AAUP accuses Collin College of ‘egregious’ academic freedom violations

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Dive Brief:

  • Collin College committed “egregious violations” of academic freedoms when it dismissed three professors who publicly criticized the Texas institution, according to the American Association of University Professors.
  • The faculty group accused Collin, a community college district, of treading on faculty rights in a report released Monday. All three professors referenced in AAUP’s report had sued the institution, alleging free speech violations, and two of them have settled.
  • However, a college spokesperson said in an emailed statement that Collin recognizes AAUP’s advocacy, but does not adhere to its standards. It’s disappointing AAUP continually refuses “to acknowledge the inherent responsibility of an institution to uphold both a set of academic duties and academic rights, according to its own specified policies,” the spokesperson said.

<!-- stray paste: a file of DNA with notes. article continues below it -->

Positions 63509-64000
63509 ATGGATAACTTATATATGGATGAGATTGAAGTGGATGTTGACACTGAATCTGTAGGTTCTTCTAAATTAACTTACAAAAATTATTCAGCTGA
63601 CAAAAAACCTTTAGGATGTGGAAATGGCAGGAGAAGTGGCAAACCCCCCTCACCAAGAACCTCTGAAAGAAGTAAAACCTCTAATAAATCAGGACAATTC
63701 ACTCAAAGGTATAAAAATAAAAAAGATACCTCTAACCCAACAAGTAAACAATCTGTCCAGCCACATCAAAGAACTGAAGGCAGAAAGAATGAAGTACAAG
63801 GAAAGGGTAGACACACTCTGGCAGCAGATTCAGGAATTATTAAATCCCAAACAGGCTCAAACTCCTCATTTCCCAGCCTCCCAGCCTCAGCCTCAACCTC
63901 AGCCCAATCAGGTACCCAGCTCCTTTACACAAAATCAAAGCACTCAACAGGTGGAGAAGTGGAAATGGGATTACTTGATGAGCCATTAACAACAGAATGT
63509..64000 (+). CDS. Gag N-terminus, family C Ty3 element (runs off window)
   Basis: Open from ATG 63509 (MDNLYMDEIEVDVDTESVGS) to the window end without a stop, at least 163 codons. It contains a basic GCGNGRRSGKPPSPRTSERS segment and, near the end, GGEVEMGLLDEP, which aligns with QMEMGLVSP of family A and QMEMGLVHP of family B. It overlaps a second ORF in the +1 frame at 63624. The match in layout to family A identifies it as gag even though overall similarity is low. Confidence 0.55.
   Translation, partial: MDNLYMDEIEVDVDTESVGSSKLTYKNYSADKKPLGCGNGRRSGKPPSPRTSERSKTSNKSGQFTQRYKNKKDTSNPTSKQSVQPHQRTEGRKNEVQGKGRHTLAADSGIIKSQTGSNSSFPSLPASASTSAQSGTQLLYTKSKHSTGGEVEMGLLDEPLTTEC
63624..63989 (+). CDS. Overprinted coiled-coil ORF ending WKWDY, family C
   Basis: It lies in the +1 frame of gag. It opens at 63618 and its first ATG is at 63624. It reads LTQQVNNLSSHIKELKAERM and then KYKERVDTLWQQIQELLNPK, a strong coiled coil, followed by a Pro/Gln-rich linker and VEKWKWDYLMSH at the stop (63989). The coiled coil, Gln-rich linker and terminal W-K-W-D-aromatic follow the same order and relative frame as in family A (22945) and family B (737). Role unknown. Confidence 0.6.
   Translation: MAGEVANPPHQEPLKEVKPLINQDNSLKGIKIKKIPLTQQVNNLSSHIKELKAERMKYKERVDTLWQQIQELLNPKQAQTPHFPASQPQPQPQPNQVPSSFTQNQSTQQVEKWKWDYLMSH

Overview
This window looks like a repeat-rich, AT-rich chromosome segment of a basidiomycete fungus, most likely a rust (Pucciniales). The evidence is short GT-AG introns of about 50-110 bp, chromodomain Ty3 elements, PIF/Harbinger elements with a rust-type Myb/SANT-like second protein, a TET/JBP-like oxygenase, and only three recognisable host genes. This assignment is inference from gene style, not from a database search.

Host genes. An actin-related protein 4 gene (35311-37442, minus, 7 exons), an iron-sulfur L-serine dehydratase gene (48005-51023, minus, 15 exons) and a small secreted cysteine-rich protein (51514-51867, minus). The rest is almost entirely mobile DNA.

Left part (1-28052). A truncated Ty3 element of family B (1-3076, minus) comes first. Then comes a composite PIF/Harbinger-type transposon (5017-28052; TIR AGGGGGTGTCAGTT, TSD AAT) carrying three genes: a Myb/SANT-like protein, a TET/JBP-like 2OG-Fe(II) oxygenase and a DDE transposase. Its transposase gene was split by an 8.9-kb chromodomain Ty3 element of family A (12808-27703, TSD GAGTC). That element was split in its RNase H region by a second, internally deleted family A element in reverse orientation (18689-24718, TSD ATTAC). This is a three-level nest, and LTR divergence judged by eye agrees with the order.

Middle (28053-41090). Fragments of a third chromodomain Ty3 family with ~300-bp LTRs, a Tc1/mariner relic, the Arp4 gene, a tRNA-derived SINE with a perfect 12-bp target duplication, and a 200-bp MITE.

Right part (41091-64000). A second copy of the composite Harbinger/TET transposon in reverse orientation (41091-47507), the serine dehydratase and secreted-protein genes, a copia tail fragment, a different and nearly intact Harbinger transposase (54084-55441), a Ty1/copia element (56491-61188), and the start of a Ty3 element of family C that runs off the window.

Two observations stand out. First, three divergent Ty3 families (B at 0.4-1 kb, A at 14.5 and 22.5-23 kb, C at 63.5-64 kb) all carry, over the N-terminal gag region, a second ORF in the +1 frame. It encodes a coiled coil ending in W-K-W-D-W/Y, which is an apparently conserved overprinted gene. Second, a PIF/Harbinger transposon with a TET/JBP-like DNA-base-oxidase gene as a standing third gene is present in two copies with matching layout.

Dive Insight:

The institution, known formally as the Collin County Community College District, drew national attention in 2020 when one of its professors, Lora Burnett, tweeted that former Vice President Mike Pence should “shut his little demon mouth.”

This led to a firestorm of conservative criticism, which culminated in Collin officials not renewing Burnett’s contract. She sued in 2021, alleging infringement on her constitutional rights, and settled for $70,000 plus attorney fees. 

Last year, Collin settled a second lawsuit from another professor, Suzanne Jones, who alleged the college retaliated and fired her over her public critiques of its handling of the coronavirus pandemic. Jones returned to the college last year and is being paid an annual $230,000 salary for two years under the settlement. She will resign in 2025, according to the deal.

A third, similar lawsuit from a former professor, Michael Phillips, is ongoing.

AAUP documented the circumstances behind these professors’ dismissals. It said in an emailed statement that “conditions for shared governance and academic freedom at Collin College are ‘grossly inadequate.’”

The report’s findings could lead the faculty group to censure Collin. This does not come with formal consequences but is intended to broadcast that an institution does not support academic freedom and thus is not welcoming for educators.

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